Saturday, 8 June 2013


My obit of Father Greeley, the priest and prolific writer, is online at the Guardian (link here) and might well be in the paper paper on Monday. Father Greeley was a fascinating character--someone who might have stepped from a Warner Bros. movie in the Thirties (Angels With Dirty Faces?) played by Pat O'Brien. It was a cliche he played to the hilt in Chicago, with his column in the Sun-Times and his very high-profile rooting for Chicago's teams. Interesting chose the Cubs over the White Sox.

I was tempted to try to do a comparison with Greeley and the Berrigans--the most telling point being that for all his criticism of the Catholic church, Greeley never left it. Indeed, despite being an advocate of reform influenced (at least it seemed to me) by liberation theology, Greeley also was a firm believer in many Catholic traditions, foremost among them parochial education and celibacy for priests. My sense is his politics moved further to the left as society moved further toward the right, toward greater inequality, and greater worship of Mammon. Although, as a best-selling author, he himself did live well.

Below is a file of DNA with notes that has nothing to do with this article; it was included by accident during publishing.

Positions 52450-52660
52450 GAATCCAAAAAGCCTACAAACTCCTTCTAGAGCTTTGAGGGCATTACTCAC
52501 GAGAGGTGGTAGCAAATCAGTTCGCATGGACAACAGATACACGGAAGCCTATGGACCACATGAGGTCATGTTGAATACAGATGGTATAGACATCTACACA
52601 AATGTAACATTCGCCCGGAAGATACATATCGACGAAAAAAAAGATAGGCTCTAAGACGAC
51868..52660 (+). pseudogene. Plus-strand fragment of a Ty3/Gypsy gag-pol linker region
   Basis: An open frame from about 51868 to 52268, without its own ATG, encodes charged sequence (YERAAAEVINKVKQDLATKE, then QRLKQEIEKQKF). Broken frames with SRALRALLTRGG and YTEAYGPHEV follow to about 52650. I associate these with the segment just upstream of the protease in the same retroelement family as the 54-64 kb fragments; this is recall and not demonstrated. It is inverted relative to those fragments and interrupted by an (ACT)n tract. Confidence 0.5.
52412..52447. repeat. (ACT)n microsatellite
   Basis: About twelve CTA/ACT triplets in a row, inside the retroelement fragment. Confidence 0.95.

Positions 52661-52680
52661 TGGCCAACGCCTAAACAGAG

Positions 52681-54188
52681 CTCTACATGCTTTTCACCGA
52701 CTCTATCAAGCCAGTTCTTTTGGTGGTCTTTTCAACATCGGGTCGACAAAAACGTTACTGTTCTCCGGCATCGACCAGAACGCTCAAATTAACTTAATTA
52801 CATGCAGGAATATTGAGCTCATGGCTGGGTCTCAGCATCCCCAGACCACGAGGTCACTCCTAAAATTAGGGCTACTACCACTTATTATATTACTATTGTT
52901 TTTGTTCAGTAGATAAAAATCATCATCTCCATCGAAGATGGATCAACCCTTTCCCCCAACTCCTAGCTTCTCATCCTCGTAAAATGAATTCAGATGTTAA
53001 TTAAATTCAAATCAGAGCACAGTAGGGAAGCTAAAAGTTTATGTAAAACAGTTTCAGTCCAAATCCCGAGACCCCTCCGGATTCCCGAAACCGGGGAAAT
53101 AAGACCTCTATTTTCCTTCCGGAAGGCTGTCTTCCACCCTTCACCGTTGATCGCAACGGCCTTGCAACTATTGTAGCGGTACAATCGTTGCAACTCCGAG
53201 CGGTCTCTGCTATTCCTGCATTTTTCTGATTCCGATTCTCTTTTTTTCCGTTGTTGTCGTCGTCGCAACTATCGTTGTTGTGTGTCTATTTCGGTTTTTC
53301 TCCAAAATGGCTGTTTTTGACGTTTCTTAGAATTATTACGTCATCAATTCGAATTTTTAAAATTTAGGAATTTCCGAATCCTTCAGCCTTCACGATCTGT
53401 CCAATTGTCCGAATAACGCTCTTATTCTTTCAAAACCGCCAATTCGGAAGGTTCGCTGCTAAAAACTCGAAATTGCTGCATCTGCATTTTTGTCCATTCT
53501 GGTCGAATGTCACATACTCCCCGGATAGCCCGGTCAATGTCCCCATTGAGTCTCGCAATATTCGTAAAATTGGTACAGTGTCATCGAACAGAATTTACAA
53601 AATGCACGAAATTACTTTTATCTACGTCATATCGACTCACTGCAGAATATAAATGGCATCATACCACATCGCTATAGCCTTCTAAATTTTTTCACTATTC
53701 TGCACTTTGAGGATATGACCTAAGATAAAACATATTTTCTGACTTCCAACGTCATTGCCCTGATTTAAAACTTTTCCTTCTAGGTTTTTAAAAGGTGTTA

And best selling he was--though his high sales in later years were more a factor of his prodigious output. I can't say I've ever paid much attention to his fiction, which seems both formulaic and also a vehicle for his examining issues which concerned him. I was serious, however, in praising his sociological work on Catholocism, and I would be very curious to read his book on the ascension of Pope Benedict, not least to see what his personal reaction was, but primarily to get an insider/outsider view of the politics involved. I can't believe he was happy when Benedict claimed child-abuse was a product of 'normal behaviour' in the licensentious 70s. In that context, though, I read an interesting essay Greeley wrote on the legacy of Pope John Paul II (you can find that here) and it made me wonder if Greeley ever thought of fictionialising the conspiracy theories around the death of John Paul I (either that he was murdered or that he died while in bed with a nun). Just a thought. If Greeley already had that thought and wrote a novel about it, please let me know.

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